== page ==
Dostoevski once remarked that “if God does not exist, everything is permissible.” Atheism, according to Dostoevski, cannot provide for morality. The French existentialist Simone de Beauvoir recently recalled this statement and tried to answer it. She took the remarks rightly as a challenge to atheistic existentialism in regard to its ethic. De Beauvoir tries to show that Dostoevski is wrong, that there is a morality in atheism. She argues, indeed, that the absence of God is exactly the requirement for genuine morality. Human acts, she says, become truly serious only if there is no God.
If God exists, de Beauvoir reasons, there is always the possibility of forgiveness; a man may always figure that God may overlook or forgive his evil acts. But if there is no God and no possibility of forgiveness, our acts become irrevocable; nothing can undo or atone for our evil. Atheism makes us totally responsible.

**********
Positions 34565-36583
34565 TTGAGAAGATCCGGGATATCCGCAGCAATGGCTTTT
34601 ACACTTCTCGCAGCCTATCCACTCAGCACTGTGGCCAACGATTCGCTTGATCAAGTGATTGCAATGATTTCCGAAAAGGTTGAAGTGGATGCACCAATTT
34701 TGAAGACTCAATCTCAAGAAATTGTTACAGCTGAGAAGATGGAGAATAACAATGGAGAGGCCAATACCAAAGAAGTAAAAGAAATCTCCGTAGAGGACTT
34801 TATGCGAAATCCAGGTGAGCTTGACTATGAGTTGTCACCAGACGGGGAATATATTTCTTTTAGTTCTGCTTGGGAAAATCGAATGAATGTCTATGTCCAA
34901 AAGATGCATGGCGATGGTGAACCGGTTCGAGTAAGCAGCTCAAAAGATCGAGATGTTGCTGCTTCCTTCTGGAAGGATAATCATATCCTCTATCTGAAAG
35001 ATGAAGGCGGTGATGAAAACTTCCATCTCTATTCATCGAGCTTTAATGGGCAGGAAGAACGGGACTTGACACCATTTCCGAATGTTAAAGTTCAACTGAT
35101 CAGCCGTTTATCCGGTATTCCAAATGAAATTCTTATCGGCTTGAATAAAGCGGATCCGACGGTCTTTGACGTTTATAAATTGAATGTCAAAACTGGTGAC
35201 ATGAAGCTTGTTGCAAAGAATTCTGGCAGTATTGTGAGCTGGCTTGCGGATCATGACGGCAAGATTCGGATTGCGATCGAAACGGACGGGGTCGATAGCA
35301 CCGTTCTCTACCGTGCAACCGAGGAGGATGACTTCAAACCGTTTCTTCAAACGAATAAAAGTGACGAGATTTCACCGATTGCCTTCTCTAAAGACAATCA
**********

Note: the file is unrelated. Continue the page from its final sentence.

With no God in heaven, our deeds are terribly serious; they make an indelible mark on history. Existentialism, then, is the only philosophy that makes man’s behavior an absolutely earnest matter. Only a philosophy rendering man’s deeds ultimately serious can have a real ethic. With God out of the picture, we can warn men that their deeds are absolute and ultimate. Man’s deeds are the end.
Humanism has always had trouble in finding a basis for ethics. This is not because humanists were personally less moral than theists. It is that morality always has associations with an imperative or command which men are called to obey. When men no longer believed in the divine imperative, they were faced with the question of the basis or reason for morality. Morality implies responsibility. Humanistic morality implies ...1
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